This volume launches a far-reaching exploration into the meaning, manifestations, and significance of ethnicity in modern society and politics. The authors seek neither to celebrate nor to deplore ethnicity, but rather to examine it as a basis of social organization which in modern societies has achieved a significance comparable to that of social class. Ethnicity indicates that minority groups around the world are no longer doing what society for hundreds of years has expected them to do—assimilate, disappear, or endure as exotic, troublesome survivors. Instead, their numbers expanded by immigration, their experiences and struggles mirrored to one another by the international mass media, minorities have become vital, highly conscious forces within almost all contemporary societies.
Ethnicity has played a pivotal role in recent social change; it has evolved into a political idea, a mobilizing principle, and an effective means of advancing group interests. Together with Glazer and Moynihan, Harold Isaacs, Talcott Parsons, Martin Kilson, Orlando Patterson, Daniel Bell, Milton Esman, Milton Gordon, William Petersen, and others bring analytic clarity to the rich concept of “ethnicity.” Their effort to explain why ethnic identity has become more salient, ethnic self-assertion stronger, and ethnic conflict more intense helps to develop a catholic view of ethnicity: this surpasses limited categories of race and nationality; includes the old world and the new, economically developed as well as developing nations; and offers a broad variety of theoretical approaches. Presenting the readers with a wealth of perceptions, points of view, and examples, Ethnicity: Theory and Experience will provoke discussion and argument for years to come.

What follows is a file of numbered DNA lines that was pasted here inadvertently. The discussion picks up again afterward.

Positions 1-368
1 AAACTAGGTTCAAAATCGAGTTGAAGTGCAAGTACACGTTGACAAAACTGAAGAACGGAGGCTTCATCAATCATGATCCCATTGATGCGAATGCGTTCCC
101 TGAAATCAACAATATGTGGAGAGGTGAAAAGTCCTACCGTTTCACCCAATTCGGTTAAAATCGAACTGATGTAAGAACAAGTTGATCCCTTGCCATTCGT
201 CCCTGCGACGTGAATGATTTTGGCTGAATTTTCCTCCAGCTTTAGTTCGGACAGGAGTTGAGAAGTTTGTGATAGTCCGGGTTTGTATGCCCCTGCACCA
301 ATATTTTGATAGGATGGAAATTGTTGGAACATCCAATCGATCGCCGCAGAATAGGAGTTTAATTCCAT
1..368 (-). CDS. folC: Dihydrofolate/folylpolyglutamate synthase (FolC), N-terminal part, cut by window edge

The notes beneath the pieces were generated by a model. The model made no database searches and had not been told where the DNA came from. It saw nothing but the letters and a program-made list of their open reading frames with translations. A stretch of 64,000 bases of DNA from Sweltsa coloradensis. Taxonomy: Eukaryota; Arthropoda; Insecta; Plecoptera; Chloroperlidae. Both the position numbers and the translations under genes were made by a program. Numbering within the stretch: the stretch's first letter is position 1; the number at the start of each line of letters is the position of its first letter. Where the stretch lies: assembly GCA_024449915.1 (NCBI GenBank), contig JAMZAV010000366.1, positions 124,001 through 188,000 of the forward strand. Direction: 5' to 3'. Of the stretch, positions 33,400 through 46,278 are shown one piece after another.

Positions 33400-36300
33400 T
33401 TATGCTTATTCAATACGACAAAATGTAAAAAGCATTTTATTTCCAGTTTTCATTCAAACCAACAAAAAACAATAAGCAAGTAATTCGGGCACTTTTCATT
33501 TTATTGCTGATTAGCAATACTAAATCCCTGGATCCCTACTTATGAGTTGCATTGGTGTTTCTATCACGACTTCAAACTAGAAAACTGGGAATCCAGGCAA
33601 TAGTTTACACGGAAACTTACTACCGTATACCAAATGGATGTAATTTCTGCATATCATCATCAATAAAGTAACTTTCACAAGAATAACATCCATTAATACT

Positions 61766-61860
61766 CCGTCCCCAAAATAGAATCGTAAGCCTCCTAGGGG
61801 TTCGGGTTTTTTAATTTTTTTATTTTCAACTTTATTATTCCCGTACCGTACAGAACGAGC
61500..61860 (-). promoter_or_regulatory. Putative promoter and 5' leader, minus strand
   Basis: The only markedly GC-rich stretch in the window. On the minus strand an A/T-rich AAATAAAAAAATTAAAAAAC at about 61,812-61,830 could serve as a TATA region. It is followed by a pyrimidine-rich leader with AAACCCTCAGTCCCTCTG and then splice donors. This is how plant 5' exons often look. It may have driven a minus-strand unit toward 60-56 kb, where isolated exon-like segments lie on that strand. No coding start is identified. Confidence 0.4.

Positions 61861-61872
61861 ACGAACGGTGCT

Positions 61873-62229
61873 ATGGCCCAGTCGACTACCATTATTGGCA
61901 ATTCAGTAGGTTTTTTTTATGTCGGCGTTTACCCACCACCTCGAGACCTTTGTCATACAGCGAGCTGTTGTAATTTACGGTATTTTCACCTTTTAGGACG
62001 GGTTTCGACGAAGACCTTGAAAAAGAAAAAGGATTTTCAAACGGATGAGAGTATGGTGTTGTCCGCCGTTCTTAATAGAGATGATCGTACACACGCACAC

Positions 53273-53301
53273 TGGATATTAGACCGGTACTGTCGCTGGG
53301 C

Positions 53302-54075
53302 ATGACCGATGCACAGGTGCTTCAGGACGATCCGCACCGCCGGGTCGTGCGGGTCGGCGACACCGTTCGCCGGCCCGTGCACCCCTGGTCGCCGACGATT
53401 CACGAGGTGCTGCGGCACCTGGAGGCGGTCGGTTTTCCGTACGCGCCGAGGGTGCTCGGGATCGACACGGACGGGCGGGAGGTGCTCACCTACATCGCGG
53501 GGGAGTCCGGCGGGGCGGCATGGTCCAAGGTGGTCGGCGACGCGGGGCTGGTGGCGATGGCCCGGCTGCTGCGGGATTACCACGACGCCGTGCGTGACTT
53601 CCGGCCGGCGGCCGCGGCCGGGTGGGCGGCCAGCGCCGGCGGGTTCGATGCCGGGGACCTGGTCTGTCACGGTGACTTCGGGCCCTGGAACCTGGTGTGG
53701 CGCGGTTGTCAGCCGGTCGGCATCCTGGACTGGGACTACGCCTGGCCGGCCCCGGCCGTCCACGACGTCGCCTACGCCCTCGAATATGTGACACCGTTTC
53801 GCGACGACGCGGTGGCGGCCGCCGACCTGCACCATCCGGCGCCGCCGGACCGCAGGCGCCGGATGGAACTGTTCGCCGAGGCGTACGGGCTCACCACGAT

Professor Glazer and Professor Moynihan ride no hobby-horses of their own. They assert simply that there is here an important new phenomenon, one that demands examination. The support the plea with an impressive collection of essays, five of which are dignified as theoretical and eleven described as ‘accounts of how the phenomenon expresses itself in a variety of nations and parts of the world’.
[A] rewarding exploration of the reshaping of ethnic pluralism here and abroad… It’s an intriguing and open-ended debate…in a wide-ranging…survey of division and cohesion around the world.
This formidable collection of essays by some of America’s major sociologists and political scientists marks the coming of age of a new fashion in stratification theory. The discovery, or re-discovery, of ethnicity involves not merely a changed approach to the treatment of race relations but also a recognition that divisions exist within most societies between groups with different cultural or linguistic characteristics… This is a most important book, both for the theoretical issues it raises and for the comparative breadth of its coverage.
In order to understand ethnicity-oriented urban problems in America one must view ethnic dynamics not simply as a cultural phenomenon but more importantly as a political phenomenon which has its origins in the national society, not within ethnic groups. If men and women in the field of education are to understand the basic character of ethnicity, this book can offer an excellent insight into it.
- 512 pages
- Harvard University Press
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